Declares that it is U.S. policy to: (1) support democratization within the Soviet Union and support self-determination and independence for all Soviet republics which seek such status; (2) support restoration of independence for Estonia, Latvia, and Lithuania; (3) shape foreign assistance and other programs to support republics whose governments are democratically elected; and (4) support peaceful resolution of conflicts within the Soviet Union and between the central Soviet Government and the Baltic States and Soviet republics, condemn the use of force to suppress democracy and self-determination, and view the use of force for such purposes as an obstacle to fully normalized U.S.-Soviet relations.
Directs the Secretary to report to the Congress on actual and threatened uses of force against the Baltic States, the Soviet republics, and autonomous regions within the Soviet Union. Requires such report to be included in the Department of State's annual country reports on human rights practices.
Amends the Arms Export Control Act to impose sanctions on foreign persons who knowingly engage in the trade of Missile Technology Control Regime (MTCR) equipment or technology that contributes to the acquisition of missiles in a country that is not an MTCR adherent.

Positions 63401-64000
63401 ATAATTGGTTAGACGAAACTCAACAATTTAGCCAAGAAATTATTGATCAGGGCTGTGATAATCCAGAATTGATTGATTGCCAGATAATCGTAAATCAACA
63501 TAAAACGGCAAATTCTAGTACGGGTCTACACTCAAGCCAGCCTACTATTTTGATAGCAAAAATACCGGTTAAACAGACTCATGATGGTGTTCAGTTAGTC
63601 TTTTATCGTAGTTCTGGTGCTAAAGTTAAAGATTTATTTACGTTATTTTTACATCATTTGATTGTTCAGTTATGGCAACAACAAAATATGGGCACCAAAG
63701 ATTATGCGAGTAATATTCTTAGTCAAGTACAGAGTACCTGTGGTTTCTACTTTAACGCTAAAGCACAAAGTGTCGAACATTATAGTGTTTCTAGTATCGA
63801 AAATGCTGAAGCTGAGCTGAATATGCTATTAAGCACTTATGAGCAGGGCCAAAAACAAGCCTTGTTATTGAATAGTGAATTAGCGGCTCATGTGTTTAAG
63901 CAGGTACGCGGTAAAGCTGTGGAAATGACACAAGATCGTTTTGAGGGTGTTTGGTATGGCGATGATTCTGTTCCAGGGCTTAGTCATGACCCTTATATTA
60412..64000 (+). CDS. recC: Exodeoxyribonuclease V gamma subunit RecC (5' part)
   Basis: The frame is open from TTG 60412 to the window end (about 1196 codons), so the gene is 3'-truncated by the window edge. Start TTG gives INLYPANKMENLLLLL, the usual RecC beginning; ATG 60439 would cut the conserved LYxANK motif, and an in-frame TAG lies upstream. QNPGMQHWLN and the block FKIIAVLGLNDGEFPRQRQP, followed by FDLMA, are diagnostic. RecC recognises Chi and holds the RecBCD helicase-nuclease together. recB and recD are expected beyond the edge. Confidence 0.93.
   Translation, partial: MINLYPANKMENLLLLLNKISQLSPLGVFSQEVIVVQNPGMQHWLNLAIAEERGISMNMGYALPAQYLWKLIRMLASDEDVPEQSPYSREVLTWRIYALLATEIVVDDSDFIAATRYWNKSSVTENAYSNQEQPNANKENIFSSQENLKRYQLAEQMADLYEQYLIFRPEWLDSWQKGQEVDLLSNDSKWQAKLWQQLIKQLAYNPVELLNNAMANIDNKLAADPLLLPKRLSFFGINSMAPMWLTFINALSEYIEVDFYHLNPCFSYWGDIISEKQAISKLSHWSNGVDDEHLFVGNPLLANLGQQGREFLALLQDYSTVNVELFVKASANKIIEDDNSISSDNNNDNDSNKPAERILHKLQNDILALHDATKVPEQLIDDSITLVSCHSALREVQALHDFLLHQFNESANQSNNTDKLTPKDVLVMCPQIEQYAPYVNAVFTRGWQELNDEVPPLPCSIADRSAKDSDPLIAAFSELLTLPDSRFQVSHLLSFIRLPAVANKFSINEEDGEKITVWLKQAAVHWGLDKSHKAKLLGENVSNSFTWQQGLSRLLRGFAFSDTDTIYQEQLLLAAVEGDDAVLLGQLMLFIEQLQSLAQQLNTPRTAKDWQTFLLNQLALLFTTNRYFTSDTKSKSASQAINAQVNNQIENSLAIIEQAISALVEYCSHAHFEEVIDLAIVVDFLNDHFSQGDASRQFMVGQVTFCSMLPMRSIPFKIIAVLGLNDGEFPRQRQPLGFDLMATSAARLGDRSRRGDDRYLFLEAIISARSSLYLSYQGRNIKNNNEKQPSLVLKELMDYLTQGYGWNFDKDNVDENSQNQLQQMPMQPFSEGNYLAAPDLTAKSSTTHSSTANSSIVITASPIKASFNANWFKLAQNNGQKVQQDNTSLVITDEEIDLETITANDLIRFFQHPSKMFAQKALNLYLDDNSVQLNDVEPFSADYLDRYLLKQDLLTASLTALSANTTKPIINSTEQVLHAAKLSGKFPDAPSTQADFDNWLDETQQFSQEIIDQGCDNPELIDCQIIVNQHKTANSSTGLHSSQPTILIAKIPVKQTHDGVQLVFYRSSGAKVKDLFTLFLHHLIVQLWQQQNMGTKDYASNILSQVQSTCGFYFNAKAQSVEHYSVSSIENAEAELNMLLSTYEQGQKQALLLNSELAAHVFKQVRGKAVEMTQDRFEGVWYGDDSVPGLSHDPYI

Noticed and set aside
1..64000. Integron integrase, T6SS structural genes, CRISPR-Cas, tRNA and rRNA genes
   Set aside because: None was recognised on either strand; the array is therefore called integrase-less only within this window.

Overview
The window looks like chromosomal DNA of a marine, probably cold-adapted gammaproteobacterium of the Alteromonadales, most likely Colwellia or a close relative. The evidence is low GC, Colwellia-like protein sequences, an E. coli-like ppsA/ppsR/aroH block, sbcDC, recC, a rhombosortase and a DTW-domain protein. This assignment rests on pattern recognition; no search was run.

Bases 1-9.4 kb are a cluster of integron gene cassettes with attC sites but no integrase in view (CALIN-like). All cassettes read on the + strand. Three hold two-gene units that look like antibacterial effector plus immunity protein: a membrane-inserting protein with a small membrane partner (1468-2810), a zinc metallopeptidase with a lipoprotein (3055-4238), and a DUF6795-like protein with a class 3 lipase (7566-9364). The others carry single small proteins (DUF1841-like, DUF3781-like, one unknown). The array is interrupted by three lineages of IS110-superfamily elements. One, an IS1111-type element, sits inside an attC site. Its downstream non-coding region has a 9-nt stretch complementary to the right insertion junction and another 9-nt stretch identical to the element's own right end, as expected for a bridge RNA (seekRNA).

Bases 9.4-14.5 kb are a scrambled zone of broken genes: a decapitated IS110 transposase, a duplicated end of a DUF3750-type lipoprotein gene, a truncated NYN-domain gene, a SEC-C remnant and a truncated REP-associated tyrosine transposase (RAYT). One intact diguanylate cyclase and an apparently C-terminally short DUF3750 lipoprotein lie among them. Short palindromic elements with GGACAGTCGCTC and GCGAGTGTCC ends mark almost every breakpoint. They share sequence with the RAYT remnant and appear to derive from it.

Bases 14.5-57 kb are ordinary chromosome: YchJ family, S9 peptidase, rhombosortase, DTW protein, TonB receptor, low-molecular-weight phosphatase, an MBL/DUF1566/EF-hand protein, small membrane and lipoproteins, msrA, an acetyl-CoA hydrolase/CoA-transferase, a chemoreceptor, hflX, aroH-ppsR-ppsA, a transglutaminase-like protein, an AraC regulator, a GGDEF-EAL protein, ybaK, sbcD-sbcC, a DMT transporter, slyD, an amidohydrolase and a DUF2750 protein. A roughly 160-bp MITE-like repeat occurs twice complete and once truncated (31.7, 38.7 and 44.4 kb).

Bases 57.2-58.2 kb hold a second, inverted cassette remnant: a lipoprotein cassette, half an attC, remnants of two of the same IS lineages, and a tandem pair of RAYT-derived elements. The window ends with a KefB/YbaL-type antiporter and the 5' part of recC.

Congratulates the people of the Russian Republic and their president, Boris Yeltsin, for the first democratic election held in Russia. Encourages the Russian people and President Yeltsin to continue reforms leading to a free and democratic society.
Requires the Department of State, the Department of Commerce, and USIA to ensure that the precepts for promotion of Foreign Service employees provide that end-of-training reports for employees in full-time language training shall be weighed as heavily as the annual employee efficiency reports to ensure that employees in such training are not disadvantaged in the promotion process.
Prohibits any future member of the Board of the National Endowment for Democracy (NED) from simultaneously serving on the Board and being an active member of the leadership of any grantee receiving more than five percent of NED funds.
Expresses the sense of the Congress that the Government of Kuwait, Kuwaiti firms, and U.S. Government agencies should: (1) award contracts for the rebuilding of Kuwait with preferences for U.S. goods and firms; and (2) encourage the participation of U.S. small and disadvantaged businesses.
Middle East Security and Democracy Initiative Act of 1991 - Requires the President, when submitting certifications to the Congress with respect to arms sales or arms export licenses to a country in the Middle East, to include a certification that: (1) the country is maintaining, or making progress toward developing, institutions that embody democratic principles; (2) the country, if an oil exporter, has a record of making contributions, in amounts commensurate with its wealth, to the economic development of the region; or (3) the transfer would serve U.S. national interests.